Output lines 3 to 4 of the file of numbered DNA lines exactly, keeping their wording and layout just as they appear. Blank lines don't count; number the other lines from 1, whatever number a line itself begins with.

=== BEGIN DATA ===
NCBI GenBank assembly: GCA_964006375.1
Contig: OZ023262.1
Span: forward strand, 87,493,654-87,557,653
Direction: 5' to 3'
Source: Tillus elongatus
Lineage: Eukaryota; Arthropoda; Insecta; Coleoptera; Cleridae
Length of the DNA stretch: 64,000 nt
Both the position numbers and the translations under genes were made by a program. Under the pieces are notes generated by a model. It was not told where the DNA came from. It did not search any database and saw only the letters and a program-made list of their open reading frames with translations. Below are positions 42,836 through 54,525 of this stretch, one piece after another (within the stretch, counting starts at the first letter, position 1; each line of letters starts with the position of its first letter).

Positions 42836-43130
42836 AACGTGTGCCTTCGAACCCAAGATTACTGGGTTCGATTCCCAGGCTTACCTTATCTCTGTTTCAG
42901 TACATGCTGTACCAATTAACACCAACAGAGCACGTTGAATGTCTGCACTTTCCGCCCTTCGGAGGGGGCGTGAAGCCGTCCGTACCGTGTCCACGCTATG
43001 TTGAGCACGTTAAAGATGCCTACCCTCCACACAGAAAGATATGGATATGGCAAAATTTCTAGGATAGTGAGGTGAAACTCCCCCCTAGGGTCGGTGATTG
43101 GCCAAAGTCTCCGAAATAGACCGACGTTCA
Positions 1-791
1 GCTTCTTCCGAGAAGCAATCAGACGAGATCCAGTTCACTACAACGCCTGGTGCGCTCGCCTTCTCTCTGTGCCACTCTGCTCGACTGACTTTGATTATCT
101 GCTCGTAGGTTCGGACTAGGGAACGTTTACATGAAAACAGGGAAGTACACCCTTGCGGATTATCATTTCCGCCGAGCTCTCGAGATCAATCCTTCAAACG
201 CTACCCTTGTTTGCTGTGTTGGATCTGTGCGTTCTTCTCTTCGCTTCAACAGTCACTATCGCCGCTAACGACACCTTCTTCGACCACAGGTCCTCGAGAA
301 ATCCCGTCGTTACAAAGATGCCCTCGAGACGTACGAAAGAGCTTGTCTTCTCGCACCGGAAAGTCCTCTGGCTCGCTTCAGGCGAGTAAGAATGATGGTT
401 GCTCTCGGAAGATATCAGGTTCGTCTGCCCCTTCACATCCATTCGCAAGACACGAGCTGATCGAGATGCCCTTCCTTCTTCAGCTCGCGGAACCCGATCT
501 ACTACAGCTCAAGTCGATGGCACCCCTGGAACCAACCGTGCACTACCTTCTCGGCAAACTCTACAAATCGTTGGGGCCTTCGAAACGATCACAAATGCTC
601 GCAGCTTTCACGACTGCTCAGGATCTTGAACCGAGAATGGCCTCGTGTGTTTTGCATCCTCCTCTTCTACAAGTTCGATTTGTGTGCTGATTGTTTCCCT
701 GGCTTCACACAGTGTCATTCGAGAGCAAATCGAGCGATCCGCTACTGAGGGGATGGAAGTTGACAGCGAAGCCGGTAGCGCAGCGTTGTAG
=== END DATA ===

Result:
Span: forward strand, 87,493,654-87,557,653
Direction: 5' to 3'